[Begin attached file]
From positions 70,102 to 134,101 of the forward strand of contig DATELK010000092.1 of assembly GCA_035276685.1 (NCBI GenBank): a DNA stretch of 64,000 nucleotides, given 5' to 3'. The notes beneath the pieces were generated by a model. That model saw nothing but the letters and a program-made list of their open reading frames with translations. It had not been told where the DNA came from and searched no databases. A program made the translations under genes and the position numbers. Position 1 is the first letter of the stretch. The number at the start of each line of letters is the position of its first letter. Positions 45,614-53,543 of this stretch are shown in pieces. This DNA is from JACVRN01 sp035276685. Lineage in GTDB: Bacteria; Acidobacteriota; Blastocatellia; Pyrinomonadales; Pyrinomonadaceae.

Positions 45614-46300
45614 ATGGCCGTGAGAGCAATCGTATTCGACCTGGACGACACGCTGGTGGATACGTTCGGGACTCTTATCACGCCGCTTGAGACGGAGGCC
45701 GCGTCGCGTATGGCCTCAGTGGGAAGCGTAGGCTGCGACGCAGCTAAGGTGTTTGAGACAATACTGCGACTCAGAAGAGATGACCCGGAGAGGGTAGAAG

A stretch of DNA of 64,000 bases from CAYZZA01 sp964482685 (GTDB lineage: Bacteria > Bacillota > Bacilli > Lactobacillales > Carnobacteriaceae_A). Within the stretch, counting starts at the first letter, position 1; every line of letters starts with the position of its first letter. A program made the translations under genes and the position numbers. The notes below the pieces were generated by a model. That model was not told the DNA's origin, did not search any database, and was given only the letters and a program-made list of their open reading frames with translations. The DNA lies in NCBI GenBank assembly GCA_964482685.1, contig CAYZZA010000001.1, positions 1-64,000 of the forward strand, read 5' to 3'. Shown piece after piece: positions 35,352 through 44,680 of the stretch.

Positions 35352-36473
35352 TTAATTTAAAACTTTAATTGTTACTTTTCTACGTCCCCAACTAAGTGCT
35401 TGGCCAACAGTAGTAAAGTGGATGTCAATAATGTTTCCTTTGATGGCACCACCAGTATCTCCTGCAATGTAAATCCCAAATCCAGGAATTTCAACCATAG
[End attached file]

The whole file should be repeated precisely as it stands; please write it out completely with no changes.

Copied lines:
From positions 70,102 to 134,101 of the forward strand of contig DATELK010000092.1 of assembly GCA_035276685.1 (NCBI GenBank): a DNA stretch of 64,000 nucleotides, given 5' to 3'. The notes beneath the pieces were generated by a model. That model saw nothing but the letters and a program-made list of their open reading frames with translations. It had not been told where the DNA came from and searched no databases. A program made the translations under genes and the position numbers. Position 1 is the first letter of the stretch. The number at the start of each line of letters is the position of its first letter. Positions 45,614-53,543 of this stretch are shown in pieces. This DNA is from JACVRN01 sp035276685. Lineage in GTDB: Bacteria; Acidobacteriota; Blastocatellia; Pyrinomonadales; Pyrinomonadaceae.

Positions 45614-46300
45614 ATGGCCGTGAGAGCAATCGTATTCGACCTGGACGACACGCTGGTGGATACGTTCGGGACTCTTATCACGCCGCTTGAGACGGAGGCC
45701 GCGTCGCGTATGGCCTCAGTGGGAAGCGTAGGCTGCGACGCAGCTAAGGTGTTTGAGACAATACTGCGACTCAGAAGAGATGACCCGGAGAGGGTAGAAG

A stretch of DNA of 64,000 bases from CAYZZA01 sp964482685 (GTDB lineage: Bacteria > Bacillota > Bacilli > Lactobacillales > Carnobacteriaceae_A). Within the stretch, counting starts at the first letter, position 1; every line of letters starts with the position of its first letter. A program made the translations under genes and the position numbers. The notes below the pieces were generated by a model. That model was not told the DNA's origin, did not search any database, and was given only the letters and a program-made list of their open reading frames with translations. The DNA lies in NCBI GenBank assembly GCA_964482685.1, contig CAYZZA010000001.1, positions 1-64,000 of the forward strand, read 5' to 3'. Shown piece after piece: positions 35,352 through 44,680 of the stretch.

Positions 35352-36473
35352 TTAATTTAAAACTTTAATTGTTACTTTTCTACGTCCCCAACTAAGTGCT
35401 TGGCCAACAGTAGTAAAGTGGATGTCAATAATGTTTCCTTTGATGGCACCACCAGTATCTCCTGCAATGTAAATCCCAAATCCAGGAATTTCAACCATAG